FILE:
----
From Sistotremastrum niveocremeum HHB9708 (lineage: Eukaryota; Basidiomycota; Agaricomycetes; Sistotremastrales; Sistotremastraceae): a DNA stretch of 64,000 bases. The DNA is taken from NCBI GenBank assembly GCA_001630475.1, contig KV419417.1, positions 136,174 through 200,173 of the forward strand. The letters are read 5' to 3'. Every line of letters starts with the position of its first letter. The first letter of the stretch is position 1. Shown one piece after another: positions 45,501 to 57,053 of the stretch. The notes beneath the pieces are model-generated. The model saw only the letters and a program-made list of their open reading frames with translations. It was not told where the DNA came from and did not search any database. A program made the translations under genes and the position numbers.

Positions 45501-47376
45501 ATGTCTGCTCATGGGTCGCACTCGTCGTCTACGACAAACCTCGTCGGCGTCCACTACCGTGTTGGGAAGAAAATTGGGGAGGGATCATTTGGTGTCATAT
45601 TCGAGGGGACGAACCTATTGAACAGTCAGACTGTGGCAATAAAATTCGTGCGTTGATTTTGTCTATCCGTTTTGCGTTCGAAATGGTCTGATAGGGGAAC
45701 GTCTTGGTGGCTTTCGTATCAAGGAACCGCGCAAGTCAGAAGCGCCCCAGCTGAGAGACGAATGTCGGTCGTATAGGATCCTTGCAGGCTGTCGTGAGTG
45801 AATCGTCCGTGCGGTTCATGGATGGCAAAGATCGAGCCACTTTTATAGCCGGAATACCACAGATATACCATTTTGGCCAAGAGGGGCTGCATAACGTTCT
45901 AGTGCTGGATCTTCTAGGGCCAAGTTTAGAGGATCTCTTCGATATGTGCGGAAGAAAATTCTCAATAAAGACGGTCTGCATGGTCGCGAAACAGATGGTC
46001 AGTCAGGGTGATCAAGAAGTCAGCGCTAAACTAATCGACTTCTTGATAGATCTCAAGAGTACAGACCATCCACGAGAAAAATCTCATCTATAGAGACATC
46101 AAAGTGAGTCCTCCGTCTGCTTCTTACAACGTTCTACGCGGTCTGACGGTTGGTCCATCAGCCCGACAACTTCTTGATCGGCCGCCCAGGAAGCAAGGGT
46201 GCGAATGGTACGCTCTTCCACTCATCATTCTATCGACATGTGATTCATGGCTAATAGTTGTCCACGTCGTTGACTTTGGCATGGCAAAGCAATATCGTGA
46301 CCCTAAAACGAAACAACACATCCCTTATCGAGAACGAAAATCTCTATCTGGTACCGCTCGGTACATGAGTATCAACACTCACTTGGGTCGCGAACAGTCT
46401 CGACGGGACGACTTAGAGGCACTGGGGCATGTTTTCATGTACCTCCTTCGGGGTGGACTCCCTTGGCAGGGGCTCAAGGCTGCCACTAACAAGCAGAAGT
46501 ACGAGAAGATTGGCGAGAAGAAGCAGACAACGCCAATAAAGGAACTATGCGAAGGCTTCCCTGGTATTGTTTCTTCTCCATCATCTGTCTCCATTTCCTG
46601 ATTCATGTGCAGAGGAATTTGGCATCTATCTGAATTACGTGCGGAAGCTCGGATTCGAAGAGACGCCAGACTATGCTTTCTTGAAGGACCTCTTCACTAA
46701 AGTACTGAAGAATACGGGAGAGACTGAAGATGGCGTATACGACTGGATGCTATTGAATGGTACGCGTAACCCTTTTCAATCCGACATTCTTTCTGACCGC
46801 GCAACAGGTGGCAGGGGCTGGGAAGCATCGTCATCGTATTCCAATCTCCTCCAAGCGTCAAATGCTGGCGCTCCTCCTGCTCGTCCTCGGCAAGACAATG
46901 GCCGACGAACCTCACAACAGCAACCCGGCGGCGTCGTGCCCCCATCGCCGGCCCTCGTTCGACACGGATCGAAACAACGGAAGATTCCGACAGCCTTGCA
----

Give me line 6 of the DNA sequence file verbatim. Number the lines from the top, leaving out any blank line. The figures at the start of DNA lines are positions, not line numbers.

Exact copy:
45801 AATCGTCCGTGCGGTTCATGGATGGCAAAGATCGAGCCACTTTTATAGCCGGAATACCACAGATATACCATTTTGGCCAAGAGGGGCTGCATAACGTTCT